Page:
Bogoch says “we can all acknowledge that they’re terrible for mental health, they bad for physical health, they take a tremendous economic toll,” and urges Canadians to stay patient in these lockdowns because they can get the cases under control despite the challenges.

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“Unfortunately, when health-care systems are stretched beyond capacity, that’s really the last straw,” he added.

To find out more about Canada’s process of getting vaccines, watch the full video above. 

© 2020 Global News, a division of Corus Entertainment Inc.

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CDC shortens quarantine recommendation for U.S., raising questions in Canada – CBC.ca

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The recommended quarantine time for close contacts of a positive COVID-19 case is being reduced by up to a week in the United States, but while some of Canada’s health experts say a similar approach could be useful here, others aren’t so sure.

The U.S.-based Centers for Disease Control and Prevention (CDC) announced Wednesday it had shortened the recommended length of quarantine after exposure from 14 days to 10 — or seven days with a negative test result.

Health Canada was still recommending a 14-day quarantine period as of Wednesday, but Dr. Zain Chagla, an infectious disease specialist at McMaster University in Hamilton, says cutting that time in half would be beneficial.

“It would be super important for the sake of incentivizing people to actually quarantine after exposure,” he said.

“And there’s a lot of different things that could theoretically open up — getting health-care workers back to work, getting kids back to school — a lot of ways where this could ease the burden of potential exposure in society.”

The CDC had previously said the incubation period for the coronavirus that causes COVID-19 could extend to 14 days, but the organization now says most people become infectious and develop symptoms between four and five days after exposure.

Chagla says the 14-day window was likely inspired from SARS data, where the incubation period was longer.

While isolation and quarantine are sometimes used interchangeably, Chagla says there’s a difference in the terms. Isolation is for those who have tested positive, while quarantine is for people who may or may not actually have the virus, like close contacts of positive cases or those travelling into Canada. Isolation recommendations for positive cases vary, but are typically 10 days after symptom onset.

Typical course of infection

Ashleigh Tuite, an epidemiologist at the University of Toronto, says a change in quarantine guidance reflects our evolving understanding of COVID-19.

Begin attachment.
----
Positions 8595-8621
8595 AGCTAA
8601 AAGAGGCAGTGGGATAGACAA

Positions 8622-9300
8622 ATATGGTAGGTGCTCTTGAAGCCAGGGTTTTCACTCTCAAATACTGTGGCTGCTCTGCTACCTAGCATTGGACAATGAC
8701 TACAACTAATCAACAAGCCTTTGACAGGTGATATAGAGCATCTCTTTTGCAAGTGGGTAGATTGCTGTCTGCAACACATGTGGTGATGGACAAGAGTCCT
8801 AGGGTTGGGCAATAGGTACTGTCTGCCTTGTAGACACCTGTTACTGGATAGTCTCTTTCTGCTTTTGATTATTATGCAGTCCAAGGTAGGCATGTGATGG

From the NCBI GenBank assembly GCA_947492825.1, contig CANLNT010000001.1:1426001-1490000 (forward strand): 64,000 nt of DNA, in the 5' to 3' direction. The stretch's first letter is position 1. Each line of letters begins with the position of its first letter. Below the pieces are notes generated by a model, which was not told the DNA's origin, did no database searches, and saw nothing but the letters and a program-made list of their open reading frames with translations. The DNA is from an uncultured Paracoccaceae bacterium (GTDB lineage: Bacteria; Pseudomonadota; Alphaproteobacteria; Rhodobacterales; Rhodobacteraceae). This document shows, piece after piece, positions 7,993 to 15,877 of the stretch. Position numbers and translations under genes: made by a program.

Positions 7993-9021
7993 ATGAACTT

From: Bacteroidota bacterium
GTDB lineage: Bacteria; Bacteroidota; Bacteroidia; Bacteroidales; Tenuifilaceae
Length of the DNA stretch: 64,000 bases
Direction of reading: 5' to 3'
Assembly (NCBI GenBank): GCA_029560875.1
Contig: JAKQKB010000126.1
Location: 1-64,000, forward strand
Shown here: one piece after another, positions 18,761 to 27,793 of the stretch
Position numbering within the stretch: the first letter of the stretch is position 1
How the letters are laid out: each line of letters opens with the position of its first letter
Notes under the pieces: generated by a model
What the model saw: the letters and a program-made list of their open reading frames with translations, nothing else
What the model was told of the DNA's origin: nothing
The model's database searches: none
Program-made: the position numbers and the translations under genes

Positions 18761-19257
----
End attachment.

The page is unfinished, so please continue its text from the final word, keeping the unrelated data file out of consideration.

“If you’re exposed, it takes a couple days for you to become infectious, so [seven to 10 days] should be enough to tell whether you’ve got the virus,” Tuite said. “But of course, that’s assuming your experience is reflective of the typical course of infection.”

The key to the CDC’s new guidance for Tuite is having the option to end quarantine at seven days with a negative test result. She suspects that’s in place to stop people who have the virus but no symptoms from ending the quarantine period too early.

A positive test at Day 7 would mean that person should continue to isolate, Tuite said, while a negative result would mean they could safely end quarantine, knowing enough time has passed since exposure to confidently assume they won’t still get sick.

Testing capacity challenges

Dr. Don Sheppard, the founder and director of the McGill Interdisciplinary Initiative in Infection and Immunity (MI4), says the CDC’s plan makes sense scientifically, but there would be logistical issues in testing every COVID contact in Canada who wanted to end their quarantine at Day 7.

“It’s impossible to do that,” he said. “It’s either 14 days of proper isolation, or it’s seven days with a negative test, and right now our system cannot offer seven days plus testing to the public at large.”

WATCH | Could the 14-day isolation period be shorter? (At 01:18:45):

Canadians put their questions about the worsening COVID-19 pandemic to experts during an interactive two-hour special, hosted by Adrienne Arsenault and Andrew Chang. 1:39:27

Testing capacity does exist in certain situations, Sheppard said, like for health-care workers and other front-line staff that need a quicker quarantine to get back to work. He cautioned, however, that taking a test on Day 7 still means isolating for an extra day or two while awaiting results.

Quarantine also needs to be done solo in order to work, Sheppard added, warning that the CDC guidance isn’t meant as a loophole for holiday gatherings if your family isolates together for seven days before an event.

Supports for people to quarantine

He used an example of military recruits in the U.S. who were told to quarantine for 14 days before reporting to camp. A handful of positive tests (0.9 per cent) were caught upon arrival, suggesting true quarantine hadn’t been followed.

Those recruits were sent home while the rest underwent another group quarantine. When tested again two weeks later, the positivity rate had grown to 1.3 per cent.

“Why? Because there were people incubating and they turned positive. And those people infected others in their groups,” Sheppard said.

“So if you don’t do strict, single-person isolation, you don’t actually break the cycle of transmission, you just pass it around in your group.”

Tuite says that further illustrates the usefulness of a shortened quarantine period.

A mother with young children, or someone who shares a small apartment with another person will find it harder to properly quarantine for longer periods, she said, as will someone who can’t afford to take a full two weeks off work.

“It really comes down to having the means to do it,” she said. “Can you survive for two weeks if you’re not getting income? Can you isolate in a household with multiple people?